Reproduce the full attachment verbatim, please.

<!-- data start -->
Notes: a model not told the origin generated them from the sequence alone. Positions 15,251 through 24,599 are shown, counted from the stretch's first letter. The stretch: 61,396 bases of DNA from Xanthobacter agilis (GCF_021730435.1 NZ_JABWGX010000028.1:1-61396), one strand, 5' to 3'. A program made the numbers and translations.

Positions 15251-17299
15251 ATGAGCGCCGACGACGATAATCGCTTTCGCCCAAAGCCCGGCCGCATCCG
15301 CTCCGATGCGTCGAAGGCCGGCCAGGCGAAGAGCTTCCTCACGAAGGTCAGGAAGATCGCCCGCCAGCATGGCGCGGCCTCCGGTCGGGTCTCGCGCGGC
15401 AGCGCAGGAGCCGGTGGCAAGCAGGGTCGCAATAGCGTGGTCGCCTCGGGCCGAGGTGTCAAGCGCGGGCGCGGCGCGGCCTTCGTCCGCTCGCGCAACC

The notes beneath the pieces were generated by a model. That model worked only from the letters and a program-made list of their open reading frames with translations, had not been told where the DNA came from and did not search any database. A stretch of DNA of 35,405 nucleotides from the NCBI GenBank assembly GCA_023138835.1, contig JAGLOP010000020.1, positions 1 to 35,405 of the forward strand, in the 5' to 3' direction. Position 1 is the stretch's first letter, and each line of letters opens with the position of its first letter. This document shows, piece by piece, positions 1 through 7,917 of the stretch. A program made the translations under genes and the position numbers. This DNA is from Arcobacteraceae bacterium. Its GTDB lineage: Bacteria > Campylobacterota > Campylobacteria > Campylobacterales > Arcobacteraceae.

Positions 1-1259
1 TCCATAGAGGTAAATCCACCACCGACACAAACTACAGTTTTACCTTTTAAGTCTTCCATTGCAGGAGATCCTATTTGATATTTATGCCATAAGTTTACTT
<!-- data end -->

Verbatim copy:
Notes: a model not told the origin generated them from the sequence alone. Positions 15,251 through 24,599 are shown, counted from the stretch's first letter. The stretch: 61,396 bases of DNA from Xanthobacter agilis (GCF_021730435.1 NZ_JABWGX010000028.1:1-61396), one strand, 5' to 3'. A program made the numbers and translations.

Positions 15251-17299
15251 ATGAGCGCCGACGACGATAATCGCTTTCGCCCAAAGCCCGGCCGCATCCG
15301 CTCCGATGCGTCGAAGGCCGGCCAGGCGAAGAGCTTCCTCACGAAGGTCAGGAAGATCGCCCGCCAGCATGGCGCGGCCTCCGGTCGGGTCTCGCGCGGC
15401 AGCGCAGGAGCCGGTGGCAAGCAGGGTCGCAATAGCGTGGTCGCCTCGGGCCGAGGTGTCAAGCGCGGGCGCGGCGCGGCCTTCGTCCGCTCGCGCAACC

The notes beneath the pieces were generated by a model. That model worked only from the letters and a program-made list of their open reading frames with translations, had not been told where the DNA came from and did not search any database. A stretch of DNA of 35,405 nucleotides from the NCBI GenBank assembly GCA_023138835.1, contig JAGLOP010000020.1, positions 1 to 35,405 of the forward strand, in the 5' to 3' direction. Position 1 is the stretch's first letter, and each line of letters opens with the position of its first letter. This document shows, piece by piece, positions 1 through 7,917 of the stretch. A program made the translations under genes and the position numbers. This DNA is from Arcobacteraceae bacterium. Its GTDB lineage: Bacteria > Campylobacterota > Campylobacteria > Campylobacterales > Arcobacteraceae.

Positions 1-1259
1 TCCATAGAGGTAAATCCACCACCGACACAAACTACAGTTTTACCTTTTAAGTCTTCCATTGCAGGAGATCCTATTTGATATTTATGCCATAAGTTTACTT